NW: Well European markets are more thoroughly designed architecturally and spatially to be places that people want to go.
BV: Well your talking about retail markets, thats the trouble. When you go to a wholesale market its completely different. Their wholesale markets exclude the public because they probably dont want people there either. I mean, have seen you anything about the 7th Street Market in Los Angeles with the rats running all over and people using the bathroom all over (watch the nbc hidden camera report here). This market use to be that way back in the bad days. Im not saying this stuff goes on everywhere, but the Hunt’s Point Market is just so congested and you know there are things going on there that you dont want people to know. Yet, they are doing such an important task.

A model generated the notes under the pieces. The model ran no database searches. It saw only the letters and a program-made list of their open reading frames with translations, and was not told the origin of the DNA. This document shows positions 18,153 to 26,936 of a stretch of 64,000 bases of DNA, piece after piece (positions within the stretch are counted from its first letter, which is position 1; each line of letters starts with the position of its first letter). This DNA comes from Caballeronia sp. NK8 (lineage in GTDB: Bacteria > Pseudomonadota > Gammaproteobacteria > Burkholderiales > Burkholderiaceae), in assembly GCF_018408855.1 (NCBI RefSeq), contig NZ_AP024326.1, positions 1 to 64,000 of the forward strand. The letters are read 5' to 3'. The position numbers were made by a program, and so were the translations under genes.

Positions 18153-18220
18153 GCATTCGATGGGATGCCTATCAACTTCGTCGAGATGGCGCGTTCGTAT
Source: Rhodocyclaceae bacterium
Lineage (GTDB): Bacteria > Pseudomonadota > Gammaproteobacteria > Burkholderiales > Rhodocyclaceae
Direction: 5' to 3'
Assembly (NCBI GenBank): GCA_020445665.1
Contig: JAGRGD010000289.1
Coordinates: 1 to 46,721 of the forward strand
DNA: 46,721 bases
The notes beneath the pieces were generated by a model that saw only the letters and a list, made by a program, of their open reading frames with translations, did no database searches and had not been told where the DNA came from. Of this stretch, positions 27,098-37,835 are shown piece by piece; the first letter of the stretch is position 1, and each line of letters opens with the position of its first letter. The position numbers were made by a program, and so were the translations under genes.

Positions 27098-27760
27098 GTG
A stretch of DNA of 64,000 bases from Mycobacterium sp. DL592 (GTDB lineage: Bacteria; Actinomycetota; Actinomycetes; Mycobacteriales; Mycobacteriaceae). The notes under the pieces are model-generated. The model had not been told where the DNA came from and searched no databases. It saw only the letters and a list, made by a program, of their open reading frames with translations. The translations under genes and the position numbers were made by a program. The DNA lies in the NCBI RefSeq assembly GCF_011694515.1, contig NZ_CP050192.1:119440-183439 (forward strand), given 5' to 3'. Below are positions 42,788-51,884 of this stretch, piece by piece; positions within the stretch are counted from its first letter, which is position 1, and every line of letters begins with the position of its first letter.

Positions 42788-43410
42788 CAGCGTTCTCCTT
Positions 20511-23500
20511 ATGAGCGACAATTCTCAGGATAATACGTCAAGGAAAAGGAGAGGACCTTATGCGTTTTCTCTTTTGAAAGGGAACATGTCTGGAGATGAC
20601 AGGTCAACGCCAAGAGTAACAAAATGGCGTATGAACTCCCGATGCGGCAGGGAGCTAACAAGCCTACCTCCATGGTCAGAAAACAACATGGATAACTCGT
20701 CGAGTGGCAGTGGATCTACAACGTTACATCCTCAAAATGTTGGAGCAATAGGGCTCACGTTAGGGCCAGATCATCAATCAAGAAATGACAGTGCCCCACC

NW: That contradiction and the differences between retail and wholesale is really what my research is getting at right now. From what I can tell retail alligns more with sustainable and local food movements while the wholesale markets are more unsustainable and part of the global food system.
BV: Well you have to have both. If people want a choice you have to have both. Thats one of the reasons our market, a state authority, doesn’t limit trade. We have out-of-state dealers, we have New York state dealers, we have farmers, we have everything. We don’t limit anything. But, were the decision is made is what choices the customers have. At one time there was a rule here that if there were local tomatoes at the retail market no one could sell any other tomatoes. And ok, thats great for the local farmer, which 75% of our board is made up of, but what choice does that give to the consumer. So in the end of October when all the tomatoes start freezing, some farmer is gonna pick these bad tomatoes and the customer cant have the choice to have a better tomato.